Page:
This chapter skips back to the chapter before last, where Isaiah is talking about the restoration of Israel. It is important to remember that this is the chapter the Savior quoted in its entirety when he visited the Nephites after His resurrection (3 Nephi 22). He told the people that there would be a free country where the full Gospel would be restored, and that many would persecute the believers, and that because of this the land would have to be cleansed and many cities left desolate (3 Nephi 21; Isaiah 52).
When the Father begins to gather us according to His promise, and we keep our part of the covenant by becoming His people, then we shall rejoice and celebrate and sing. We had no hope, it was really hard work, and we were tempted toward despair (verse 1).
But we were not lost! We have not been forgotten!
Our hope is Christ (1 Timothy 1:1).
By the great atoning sacrifice of Christ, by the Son of God, we may approach our Father to become His people. He will keep His promise to gather us! As we increase in this faith and practice, so does our hope grow. We must grow in how we live and mature in who we are becoming. This is enlarging the place of our tent (verse 2), just as much as lengthening the cords of our stake are those numbers as the Father gathers us in to His tabernacle (the Temple!).
He gives us life where we had none before, even restoring to us our inheritance as His children, as His people (verse 3).
When we know this, there is no need for fear (verse 4). When we have the atonement of His great atoning sacrifice, there is no need for shame. When we are forgiven, He embraces us instead of reproaching us.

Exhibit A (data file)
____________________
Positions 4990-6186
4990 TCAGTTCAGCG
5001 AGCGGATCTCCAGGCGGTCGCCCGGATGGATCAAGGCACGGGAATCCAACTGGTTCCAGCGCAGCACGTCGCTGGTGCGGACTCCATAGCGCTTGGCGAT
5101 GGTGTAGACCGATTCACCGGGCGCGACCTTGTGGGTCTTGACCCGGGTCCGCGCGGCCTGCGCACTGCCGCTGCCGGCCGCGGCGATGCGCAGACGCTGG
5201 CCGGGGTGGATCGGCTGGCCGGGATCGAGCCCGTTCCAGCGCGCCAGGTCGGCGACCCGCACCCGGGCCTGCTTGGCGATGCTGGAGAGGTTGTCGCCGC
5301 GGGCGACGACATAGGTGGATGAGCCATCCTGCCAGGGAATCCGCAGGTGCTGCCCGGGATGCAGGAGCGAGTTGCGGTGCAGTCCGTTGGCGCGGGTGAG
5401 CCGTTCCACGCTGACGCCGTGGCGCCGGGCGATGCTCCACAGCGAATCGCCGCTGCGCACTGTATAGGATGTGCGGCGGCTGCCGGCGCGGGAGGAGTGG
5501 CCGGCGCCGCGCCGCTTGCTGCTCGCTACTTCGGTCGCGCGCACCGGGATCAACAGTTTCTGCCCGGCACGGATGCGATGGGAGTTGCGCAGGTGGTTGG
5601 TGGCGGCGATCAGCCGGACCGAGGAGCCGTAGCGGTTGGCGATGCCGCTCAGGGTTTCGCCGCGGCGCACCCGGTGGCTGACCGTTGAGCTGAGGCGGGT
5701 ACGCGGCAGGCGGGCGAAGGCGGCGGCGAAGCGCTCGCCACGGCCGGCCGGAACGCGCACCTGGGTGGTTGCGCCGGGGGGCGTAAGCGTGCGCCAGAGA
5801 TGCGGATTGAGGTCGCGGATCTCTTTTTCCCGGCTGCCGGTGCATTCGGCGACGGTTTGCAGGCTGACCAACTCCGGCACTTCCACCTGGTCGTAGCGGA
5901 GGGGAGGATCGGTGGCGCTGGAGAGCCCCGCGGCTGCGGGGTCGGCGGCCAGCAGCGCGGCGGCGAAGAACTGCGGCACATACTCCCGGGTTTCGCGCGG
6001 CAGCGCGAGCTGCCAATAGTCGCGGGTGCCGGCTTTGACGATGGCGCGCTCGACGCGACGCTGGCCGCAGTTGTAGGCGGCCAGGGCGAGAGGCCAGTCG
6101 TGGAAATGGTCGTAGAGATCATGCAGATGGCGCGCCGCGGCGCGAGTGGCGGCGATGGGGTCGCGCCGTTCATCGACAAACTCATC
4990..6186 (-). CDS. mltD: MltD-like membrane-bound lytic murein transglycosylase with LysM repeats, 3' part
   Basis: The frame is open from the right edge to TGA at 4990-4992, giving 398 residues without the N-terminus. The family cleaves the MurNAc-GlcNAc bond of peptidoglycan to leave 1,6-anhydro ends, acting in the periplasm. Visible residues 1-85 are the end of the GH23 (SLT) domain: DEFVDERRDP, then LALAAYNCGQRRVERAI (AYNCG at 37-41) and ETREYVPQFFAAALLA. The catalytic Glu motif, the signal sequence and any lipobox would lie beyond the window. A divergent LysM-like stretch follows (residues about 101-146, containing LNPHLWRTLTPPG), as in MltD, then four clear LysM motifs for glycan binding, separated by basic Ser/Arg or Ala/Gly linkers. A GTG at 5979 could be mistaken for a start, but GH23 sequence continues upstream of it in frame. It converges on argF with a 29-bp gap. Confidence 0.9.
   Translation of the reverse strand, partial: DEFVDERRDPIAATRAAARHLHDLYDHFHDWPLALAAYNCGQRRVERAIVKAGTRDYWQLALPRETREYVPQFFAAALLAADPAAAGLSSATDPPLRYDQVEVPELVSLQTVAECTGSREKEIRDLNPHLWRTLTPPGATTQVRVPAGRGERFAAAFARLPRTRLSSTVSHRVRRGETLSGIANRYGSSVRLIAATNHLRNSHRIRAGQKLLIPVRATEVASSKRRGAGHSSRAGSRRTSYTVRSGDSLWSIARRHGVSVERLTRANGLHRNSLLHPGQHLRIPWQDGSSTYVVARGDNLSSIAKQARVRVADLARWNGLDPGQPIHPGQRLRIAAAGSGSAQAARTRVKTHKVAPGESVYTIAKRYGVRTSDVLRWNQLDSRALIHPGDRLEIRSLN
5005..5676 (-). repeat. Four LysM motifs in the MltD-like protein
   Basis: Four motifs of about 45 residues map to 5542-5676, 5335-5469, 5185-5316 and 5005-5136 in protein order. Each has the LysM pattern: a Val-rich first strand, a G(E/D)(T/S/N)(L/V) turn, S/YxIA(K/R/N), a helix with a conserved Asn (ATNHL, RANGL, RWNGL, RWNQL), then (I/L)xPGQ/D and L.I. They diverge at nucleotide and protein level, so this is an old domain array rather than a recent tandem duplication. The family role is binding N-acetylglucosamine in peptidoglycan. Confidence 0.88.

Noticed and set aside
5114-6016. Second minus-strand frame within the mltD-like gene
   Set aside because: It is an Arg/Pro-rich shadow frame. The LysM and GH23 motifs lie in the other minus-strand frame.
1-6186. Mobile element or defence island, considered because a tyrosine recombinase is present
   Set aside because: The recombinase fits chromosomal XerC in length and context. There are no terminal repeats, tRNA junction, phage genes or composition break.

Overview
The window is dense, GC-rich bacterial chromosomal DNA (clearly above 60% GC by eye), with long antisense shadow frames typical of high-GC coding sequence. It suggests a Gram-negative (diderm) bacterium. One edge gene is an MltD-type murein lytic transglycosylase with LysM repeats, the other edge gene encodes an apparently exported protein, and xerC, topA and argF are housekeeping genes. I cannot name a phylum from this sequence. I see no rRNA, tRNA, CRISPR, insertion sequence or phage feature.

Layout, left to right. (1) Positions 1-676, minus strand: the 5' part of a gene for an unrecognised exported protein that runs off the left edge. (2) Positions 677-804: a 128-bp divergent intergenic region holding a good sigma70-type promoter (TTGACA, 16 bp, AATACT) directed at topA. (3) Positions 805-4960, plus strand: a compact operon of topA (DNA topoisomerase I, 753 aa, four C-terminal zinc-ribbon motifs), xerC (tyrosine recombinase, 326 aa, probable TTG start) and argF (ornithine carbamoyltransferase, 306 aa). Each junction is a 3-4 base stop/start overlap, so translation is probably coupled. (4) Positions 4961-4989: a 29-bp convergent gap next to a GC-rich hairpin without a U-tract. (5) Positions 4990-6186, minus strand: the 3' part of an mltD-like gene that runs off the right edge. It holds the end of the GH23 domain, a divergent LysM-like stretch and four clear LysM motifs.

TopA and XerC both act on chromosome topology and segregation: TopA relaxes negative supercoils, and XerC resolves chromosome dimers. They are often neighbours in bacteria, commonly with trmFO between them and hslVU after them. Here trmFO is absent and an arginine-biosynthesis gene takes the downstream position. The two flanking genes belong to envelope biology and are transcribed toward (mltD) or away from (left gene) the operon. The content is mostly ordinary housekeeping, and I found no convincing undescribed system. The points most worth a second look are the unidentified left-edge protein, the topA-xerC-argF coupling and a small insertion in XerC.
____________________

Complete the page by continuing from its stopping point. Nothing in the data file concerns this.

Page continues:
Fear not, for thou shalt not be ashamed; neither be thou confounded, for thou shalt not be put to shame; for thou shalt forget the same of thy youth, and shalt not remember the reproach of thy youth….
How is it possible? Because He has redeemed us (verse 5).
He who created us has seen our repentance, and has known that we have been “forsaken and grieved in spirit”. He knows how we have been refused because of the consequences of our own sins (verse 6).
For a small moment have I forsaken thee,
but with great mercies will I gather thee (verse 7).
He will have mercy on us, because of the Savior, and will be kind to us as our Father (verse 8). He will keep this promise, just as He has kept His other promises (verse 9).
My kindness shall not depart from thee,
neither shall the covenant of my peace be removed,
saith the Lord that hath mercy on thee (verse 10).
We have grieved so deeply in the past, and been so afflicted because of our own messes that we made. Nothing could change the past, and nothing could rescue us from ourselves – except Him (verse 11). He will rescue us, and we will become His people, so much that even our children will be “taught of the Lord” and have peace (verse 13).
In righteousness shalt thou be established;
thou shalt be far from oppression
for thou shalt not fear,
and from terror for it shall not come near thee (verse 14).
We shall be gathered by Him, and He shall prevail (verse 15). This has been the plan all along (verse 16). We are righteous not because of ourselves, but because He has provided a way (verse 17).